Hoke Smith Bowden, born in Enterprise, Alabama in 1906; moved to Fort Myers, Florida in 1920. In the 1950's he opened the first Supermarket in Venice, Florida. He was my Grandfather, and I am thankful for the Life Lessons that he taught me, and the Example that he set for me.
Granddaddy was named for M. Hoke Smith, a powerful Southern politician who became Governor of Georgia the year after Granddaddy was born, and M. Hoke Smith's uncle, Confederate Hero General Robert Frederick Hoke.
Hoke Smith Bowden of Venice, Florida
Everyone called him either "Smith" or "Bowden".
In the early 1900's, Florida was entering a financial boom. My Grandfather's father wanted his family to profit from it. The entire family moved to Fort Myers, Florida just after World War I.
My Grandfather was the youngest; he was only a teenager. He worked at the Soda Counter in a Fort Myers, Florida drug store. Most afternoons during "the Season", three prominent American men would come in to enjoy a Coca-Cola for their afternoon break. These men were Henry Ford, Thomas Edison, and Harvey Firestone!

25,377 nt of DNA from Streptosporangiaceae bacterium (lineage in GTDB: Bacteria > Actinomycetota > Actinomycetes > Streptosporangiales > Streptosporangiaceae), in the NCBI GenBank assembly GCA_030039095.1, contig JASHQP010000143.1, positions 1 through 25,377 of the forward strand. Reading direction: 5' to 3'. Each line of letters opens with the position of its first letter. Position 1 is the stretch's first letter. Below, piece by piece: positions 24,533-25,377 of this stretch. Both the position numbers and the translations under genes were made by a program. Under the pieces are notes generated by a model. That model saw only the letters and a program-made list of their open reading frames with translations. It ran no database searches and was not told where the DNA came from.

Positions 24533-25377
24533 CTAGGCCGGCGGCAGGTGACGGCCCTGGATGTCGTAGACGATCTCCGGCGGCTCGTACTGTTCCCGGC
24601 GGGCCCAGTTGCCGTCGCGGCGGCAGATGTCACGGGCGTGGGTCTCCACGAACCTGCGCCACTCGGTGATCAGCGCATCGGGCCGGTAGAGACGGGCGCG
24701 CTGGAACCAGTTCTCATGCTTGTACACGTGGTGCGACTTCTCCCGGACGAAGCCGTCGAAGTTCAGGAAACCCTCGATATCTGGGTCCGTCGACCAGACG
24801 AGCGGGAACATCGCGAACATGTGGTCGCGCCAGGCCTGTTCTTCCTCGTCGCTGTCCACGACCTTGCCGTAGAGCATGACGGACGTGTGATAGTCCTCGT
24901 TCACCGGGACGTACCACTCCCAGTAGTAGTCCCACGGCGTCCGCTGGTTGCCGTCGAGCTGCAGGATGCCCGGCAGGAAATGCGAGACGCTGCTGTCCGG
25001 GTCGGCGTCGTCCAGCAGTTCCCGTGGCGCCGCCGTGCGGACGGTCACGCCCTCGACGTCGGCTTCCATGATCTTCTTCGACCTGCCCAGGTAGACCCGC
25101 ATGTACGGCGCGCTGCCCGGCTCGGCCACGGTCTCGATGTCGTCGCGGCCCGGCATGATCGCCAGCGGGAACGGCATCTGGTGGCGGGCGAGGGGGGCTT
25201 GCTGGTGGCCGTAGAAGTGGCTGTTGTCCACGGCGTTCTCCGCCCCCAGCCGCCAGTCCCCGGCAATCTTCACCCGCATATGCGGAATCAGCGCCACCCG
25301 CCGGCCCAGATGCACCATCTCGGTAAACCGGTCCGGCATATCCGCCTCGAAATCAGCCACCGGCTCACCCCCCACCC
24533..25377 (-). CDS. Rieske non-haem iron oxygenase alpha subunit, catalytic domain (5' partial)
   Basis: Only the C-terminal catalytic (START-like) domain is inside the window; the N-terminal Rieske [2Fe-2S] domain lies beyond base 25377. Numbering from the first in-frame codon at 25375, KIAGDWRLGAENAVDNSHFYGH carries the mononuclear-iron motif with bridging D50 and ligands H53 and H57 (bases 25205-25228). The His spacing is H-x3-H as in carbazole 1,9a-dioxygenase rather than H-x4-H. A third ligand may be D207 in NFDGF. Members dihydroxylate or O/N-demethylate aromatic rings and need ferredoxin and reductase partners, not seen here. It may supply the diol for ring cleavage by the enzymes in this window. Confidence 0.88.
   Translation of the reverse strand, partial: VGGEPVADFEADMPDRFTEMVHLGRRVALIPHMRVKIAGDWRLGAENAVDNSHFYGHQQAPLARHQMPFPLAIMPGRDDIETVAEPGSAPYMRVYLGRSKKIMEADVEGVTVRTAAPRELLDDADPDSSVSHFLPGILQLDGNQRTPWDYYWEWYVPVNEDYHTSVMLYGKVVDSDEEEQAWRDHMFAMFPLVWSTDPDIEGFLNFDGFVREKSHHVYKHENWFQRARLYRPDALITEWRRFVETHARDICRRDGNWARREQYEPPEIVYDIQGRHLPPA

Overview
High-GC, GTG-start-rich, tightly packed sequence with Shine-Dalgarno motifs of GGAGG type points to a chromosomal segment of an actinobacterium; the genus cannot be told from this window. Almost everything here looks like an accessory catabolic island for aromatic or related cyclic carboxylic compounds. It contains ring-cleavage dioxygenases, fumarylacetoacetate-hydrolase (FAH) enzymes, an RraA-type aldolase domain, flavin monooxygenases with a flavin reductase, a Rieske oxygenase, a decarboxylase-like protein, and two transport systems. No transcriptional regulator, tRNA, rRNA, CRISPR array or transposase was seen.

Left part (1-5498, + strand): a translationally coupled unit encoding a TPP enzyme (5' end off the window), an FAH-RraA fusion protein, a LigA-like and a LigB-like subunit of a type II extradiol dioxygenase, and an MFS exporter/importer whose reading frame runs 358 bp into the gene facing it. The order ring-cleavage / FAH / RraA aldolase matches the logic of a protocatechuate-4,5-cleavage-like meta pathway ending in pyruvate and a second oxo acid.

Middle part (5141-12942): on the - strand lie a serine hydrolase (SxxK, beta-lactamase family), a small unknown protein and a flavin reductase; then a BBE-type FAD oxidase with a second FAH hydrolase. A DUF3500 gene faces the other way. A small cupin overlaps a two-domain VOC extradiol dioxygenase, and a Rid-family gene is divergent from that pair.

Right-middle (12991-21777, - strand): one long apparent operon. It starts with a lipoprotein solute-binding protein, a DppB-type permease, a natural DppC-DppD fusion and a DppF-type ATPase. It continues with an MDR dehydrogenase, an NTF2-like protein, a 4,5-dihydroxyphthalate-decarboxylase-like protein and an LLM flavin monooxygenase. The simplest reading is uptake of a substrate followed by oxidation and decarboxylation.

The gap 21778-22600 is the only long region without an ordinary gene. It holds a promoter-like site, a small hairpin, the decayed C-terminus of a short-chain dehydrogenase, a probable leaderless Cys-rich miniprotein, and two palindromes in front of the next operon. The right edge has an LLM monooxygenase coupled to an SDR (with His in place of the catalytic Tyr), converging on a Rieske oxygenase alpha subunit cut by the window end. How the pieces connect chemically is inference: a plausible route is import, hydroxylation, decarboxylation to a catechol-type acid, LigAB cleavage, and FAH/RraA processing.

Mr. Ford, Mr. Edison, and Mr. Firestone would talk with my Grandfather while they sipped on their cokes.
Granddaddy credited their sage advice with his later success in business.
Granddaddy opened the first Supermarket in Venice, Florida, his own IGA Foodliner.
He later opened a second IGA Grocery Store in Englewood, Florida
Man of Honor
In a proposed Business Venture, he was going to work at an Auto Dealership. At the Dinner Table one night, he said, "the managers and the sales people in that Trade are dishonest - I want no part of it. I am backing out." And he did.
Man of Faith
Granddaddy was a devout Christian. He not only professed Christianity, he lived it. He took us to the Methodist Church and Sunday School, read the Bible, and led his grandchildren in Prayer.
Dress for Success
My Grandfather lived in a time when Gentlemen wore coats and ties. Granddaddy always wore a white shirt and a tie, unless he was at a picnic, or at the beach. He wore a Jacket to the dinner table, and insisted that we children be "properly dressed" before sitting down to eat.
Granddaddy (left), Mr. Hightower, and Mr. Cousins
Man of the Outdoors